Tips for Fertilizing Your Houseplants

Ever wonder why fertilizing your houseplant is so important?

Without fertilizer, your houseplant would completely deteriorate over time because fertilizer gives your plants important nutrients that they would otherwise be lacking. It’s important to fertilize your plants frequently and also to make the right choices in the fertilizer you select for your houseplants.

Here are a few tips we think might help you better understand what plant fertilizer is as well as what the best kind of fertilizer is for houseplants.

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Overview of Why Fertilizing Is Important

Overview of Why Fertilizing Is Important

After a crop is harvested, important nutrients go with the yield, leaving the soil depleted. That’s why it’s important to fertilize your plants. Doing so will restore the nutrients and allow the plant to stay healthy and happy.

If you don’t replenish your plants by using fertilizer, eventually, they will start to deteriorate. And when a plant isn’t able to grow with proper nutrients, it won’t produce good fruit or provide the beauty in your home that you desire.

What Is Plant Fertilizer?

What Is Plant Fertilizer

Fertilizer is essential to the growth and health of your plants. It contains a blend of nutrients that are formulated to keep your plants strong and healthy.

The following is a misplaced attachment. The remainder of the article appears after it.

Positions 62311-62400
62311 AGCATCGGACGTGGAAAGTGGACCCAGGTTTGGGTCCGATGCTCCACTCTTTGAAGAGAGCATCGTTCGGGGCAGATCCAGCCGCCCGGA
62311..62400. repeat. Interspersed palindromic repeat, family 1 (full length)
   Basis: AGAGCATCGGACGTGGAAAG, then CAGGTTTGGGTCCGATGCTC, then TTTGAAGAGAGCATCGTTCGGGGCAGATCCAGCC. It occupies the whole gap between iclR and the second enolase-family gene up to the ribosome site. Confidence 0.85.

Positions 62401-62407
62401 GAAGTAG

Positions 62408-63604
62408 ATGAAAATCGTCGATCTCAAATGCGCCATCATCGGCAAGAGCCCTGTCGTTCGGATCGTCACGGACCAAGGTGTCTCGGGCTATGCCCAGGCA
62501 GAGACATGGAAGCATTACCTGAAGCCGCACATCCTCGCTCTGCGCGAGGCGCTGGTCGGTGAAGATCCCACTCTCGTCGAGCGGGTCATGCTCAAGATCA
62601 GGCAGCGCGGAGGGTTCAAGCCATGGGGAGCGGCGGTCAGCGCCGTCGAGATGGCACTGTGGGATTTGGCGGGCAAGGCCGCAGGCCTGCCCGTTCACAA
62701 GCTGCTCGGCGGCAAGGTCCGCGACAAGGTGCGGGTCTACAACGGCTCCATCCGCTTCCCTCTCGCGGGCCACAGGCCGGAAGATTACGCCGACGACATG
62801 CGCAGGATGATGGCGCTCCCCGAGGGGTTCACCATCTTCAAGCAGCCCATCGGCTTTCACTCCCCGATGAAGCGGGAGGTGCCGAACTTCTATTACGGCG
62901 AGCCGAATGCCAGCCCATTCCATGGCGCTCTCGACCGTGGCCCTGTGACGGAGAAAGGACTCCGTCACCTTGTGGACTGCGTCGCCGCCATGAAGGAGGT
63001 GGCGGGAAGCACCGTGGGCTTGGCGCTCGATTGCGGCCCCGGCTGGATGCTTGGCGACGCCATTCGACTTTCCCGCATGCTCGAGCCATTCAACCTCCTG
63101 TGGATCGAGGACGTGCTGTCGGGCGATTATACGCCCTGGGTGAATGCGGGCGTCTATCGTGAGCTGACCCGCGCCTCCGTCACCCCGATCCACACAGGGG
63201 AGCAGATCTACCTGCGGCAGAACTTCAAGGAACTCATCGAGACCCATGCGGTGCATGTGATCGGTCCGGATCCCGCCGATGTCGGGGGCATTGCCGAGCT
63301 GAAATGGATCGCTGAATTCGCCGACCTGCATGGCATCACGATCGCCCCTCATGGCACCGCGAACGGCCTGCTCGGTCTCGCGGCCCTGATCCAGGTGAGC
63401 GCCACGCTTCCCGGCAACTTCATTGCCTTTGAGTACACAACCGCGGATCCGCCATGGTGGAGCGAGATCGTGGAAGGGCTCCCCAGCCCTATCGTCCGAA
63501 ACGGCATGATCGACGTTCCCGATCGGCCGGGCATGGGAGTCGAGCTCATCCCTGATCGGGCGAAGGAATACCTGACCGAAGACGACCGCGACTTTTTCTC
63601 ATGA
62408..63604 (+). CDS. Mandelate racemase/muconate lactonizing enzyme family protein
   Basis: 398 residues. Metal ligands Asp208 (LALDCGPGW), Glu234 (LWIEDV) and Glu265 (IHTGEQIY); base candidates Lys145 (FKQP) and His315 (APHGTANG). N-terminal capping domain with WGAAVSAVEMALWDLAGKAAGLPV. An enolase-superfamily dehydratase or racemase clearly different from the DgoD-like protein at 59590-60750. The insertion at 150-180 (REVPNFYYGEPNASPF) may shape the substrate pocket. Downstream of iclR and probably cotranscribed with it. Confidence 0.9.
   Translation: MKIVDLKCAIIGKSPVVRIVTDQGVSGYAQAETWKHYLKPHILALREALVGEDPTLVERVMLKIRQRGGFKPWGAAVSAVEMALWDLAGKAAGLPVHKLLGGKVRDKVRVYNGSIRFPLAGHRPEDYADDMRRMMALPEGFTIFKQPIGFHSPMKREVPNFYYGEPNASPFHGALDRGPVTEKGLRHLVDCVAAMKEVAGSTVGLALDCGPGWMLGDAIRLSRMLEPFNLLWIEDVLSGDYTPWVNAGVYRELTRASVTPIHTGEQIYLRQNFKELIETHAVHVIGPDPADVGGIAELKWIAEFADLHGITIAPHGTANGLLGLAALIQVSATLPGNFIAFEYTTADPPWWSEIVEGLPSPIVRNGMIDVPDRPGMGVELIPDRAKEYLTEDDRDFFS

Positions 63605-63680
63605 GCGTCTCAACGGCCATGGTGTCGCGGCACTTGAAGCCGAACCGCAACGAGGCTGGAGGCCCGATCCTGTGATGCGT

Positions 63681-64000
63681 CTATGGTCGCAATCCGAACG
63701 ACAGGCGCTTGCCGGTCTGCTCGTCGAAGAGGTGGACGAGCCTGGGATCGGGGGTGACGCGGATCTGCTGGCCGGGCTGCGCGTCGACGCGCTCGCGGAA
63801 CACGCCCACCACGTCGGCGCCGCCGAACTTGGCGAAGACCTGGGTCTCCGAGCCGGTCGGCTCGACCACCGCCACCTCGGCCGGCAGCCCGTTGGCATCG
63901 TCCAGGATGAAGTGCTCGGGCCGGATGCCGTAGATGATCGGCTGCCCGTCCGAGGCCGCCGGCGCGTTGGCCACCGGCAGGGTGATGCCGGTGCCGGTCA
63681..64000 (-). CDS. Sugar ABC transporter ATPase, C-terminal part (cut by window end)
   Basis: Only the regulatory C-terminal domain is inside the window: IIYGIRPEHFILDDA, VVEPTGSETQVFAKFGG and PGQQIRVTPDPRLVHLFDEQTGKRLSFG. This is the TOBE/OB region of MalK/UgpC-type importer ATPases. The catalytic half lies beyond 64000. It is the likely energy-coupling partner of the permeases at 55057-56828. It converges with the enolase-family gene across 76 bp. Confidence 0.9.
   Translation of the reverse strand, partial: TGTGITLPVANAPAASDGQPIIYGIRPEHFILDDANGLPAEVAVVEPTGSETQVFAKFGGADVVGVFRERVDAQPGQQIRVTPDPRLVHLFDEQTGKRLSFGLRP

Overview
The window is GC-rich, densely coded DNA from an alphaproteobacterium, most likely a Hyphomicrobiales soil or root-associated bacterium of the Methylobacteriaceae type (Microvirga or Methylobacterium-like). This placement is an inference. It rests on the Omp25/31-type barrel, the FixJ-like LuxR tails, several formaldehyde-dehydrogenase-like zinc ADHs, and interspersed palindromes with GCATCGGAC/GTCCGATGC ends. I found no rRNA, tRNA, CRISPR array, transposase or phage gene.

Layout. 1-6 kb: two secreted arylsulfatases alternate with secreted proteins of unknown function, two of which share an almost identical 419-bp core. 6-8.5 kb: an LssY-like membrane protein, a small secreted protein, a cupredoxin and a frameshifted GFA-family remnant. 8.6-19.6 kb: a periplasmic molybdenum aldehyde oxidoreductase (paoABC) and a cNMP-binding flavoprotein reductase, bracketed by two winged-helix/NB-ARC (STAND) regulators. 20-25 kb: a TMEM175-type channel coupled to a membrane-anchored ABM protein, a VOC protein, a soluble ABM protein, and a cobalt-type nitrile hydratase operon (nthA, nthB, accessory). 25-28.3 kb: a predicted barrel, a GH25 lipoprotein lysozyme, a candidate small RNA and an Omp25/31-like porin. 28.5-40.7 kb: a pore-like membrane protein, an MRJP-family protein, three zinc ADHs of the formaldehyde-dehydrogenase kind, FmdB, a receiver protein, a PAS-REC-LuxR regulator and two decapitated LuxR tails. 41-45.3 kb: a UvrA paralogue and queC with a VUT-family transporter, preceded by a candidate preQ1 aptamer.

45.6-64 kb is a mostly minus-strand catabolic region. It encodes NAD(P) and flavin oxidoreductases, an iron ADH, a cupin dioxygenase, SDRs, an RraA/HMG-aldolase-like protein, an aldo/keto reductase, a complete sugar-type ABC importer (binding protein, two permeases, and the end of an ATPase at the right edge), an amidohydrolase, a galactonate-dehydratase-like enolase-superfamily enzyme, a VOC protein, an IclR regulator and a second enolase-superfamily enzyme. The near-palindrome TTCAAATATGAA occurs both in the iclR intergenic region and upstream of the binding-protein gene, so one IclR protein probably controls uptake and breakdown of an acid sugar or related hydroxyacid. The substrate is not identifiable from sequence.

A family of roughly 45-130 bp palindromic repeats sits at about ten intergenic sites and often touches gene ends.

Though the exact makeup of fertilizers vary, they will always contain three macronutrients that are crucial to a plant’s survival and development: phosphorus, potassium, and nitrogen.

Some fertilizers will keep the big three macronutrients in equal proportion, while others will favor one over the other two. Some brands also add micronutrients to their recipe.

Additionally, a large portion of fertilizer typically consists of fillers. However, despite the name, these aren’t just filling space, but rather are elements that help plants improve their absorption of the important nutrients contained in the fertilizer.

The fertilizer that is right for your houseplant is going to largely depend on your soil and the type of plants you are growing.

How Frequently Should You Fertilize Houseplants?

How Frequently Should You Fertilize Houseplants

If you’re growing plants indoors, you may wonder, do houseplants really need fertilizer? Or you may want to know, can you fertilize houseplants too much?

The short answer to both questions is yes. Fertilizer can be beneficial to indoor plants, just as it can be for those grown outdoors.

However, you want to be careful with the frequency with which you give your plants fertilizer.

How often you need to fertilize your houseplants is going to depend on the plant you’re growing as well as the fertilizer you use. Keep in mind you will only need to fertilize your houseplants when they are actively growing.

Plants usually have a dormant period in which they are resting, so fertilizer won’t benefit them during this time.

In general, fertilize your plants in spring and summer. The frequency will range from every two weeks to as little as once every four months, depending on the type of fertilizer you use.